I use my jelly bag strainer when straining plain homemade yogurt…I purchased it from Amazon for a few dollars and it came with a straining bag that’s super easy to use! It’s multi-purpose as well – of course for making jelly, but also for rinsing grains, de-pulping juice puree, etc.
A question: my homemade yogurt has been turning out a bit lumpy which tastes fine but doesn’t give a pleasant texture. This lumpiness does not change even when I strain it…any ideas?
Yup, I use a gallon of milk and end with just under two quarts of yogurt. I felt that I could never scrape all the yogurt out of cheesecloth and didn’t like cleaning it. Coffee filters work but aren’t big enough so I had to layer them and it wasn’t that easy. My solution? I was sorting baby clothes for donations and found some 3T undershirts. Perfect! The yogurt pretty much plops right off of it and then I just throw it in with a load of towels 🙂
Off topic, but I don’t have a strainer that I can rinse quinoa in without losing half of it. The shirt works for that, too! But a better strainer is on my Christmas list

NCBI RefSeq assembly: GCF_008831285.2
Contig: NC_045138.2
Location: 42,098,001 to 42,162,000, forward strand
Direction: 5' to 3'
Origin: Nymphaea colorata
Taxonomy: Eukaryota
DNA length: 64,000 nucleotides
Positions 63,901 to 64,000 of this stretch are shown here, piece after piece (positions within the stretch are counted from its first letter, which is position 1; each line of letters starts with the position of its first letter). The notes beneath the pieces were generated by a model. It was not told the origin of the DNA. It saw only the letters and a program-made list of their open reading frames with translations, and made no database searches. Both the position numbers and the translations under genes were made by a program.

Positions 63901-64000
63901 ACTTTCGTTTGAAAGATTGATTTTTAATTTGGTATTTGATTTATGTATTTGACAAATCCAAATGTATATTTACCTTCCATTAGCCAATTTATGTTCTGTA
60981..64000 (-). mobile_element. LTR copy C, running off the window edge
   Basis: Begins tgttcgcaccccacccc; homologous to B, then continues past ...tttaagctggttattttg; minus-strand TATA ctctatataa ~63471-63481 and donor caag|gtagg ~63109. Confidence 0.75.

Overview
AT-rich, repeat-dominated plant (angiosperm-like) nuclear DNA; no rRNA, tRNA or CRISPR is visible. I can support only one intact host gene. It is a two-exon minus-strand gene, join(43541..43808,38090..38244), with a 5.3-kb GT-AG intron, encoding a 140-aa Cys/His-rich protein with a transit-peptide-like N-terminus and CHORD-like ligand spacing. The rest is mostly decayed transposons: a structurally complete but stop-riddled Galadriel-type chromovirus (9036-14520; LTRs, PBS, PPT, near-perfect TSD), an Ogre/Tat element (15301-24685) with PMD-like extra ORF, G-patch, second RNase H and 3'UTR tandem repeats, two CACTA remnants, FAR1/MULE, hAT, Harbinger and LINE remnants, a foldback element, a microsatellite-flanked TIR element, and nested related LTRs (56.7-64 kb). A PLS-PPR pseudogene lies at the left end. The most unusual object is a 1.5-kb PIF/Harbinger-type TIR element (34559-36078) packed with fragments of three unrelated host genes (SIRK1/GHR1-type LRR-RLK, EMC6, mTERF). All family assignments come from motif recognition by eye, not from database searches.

Yes! Ok, I get it! (Sorry, Im new to some of this “make your own” stuff )So Cool! You rock! I love this website, so going to do this all the time…
Woops, replied the last comment in the wrong spot, but Helen I have the same problem with the quinoa, great idea!
LOL, thanks! Let us know how it goes!
Well I took it a step further, told a friend about all I was learning and she said “I make my own yogurt” So we had a yogurt making party last night while the kiddos were at AWANA. And I strained it this morning (with a coffee filter – which worked ok, except it was small so I had to do a quart in 3 seperate batches) So now I really “get” all this yogurt stuff!! My kids lapped it up this morning (actually they ate it for breakfast before I strained it and the consistancy didn’t seem to bother them at all) It really was very easy, dont want to even think about how much money I have spent over the years on store bought yogurt!! 🙂
Way to go Melissa! You’re throwing my kind of party! 🙂 No sense in beating ourselves up over the past, but instead think of what you’ll be saving from here on out! 🙂
Ever since I read this, I’ve been hunting through my kids clothes looking for a suitable shirt. I’ll have to keep my eyes peeled before sending out donations next time. Do you strain through one side, or both of the shirt?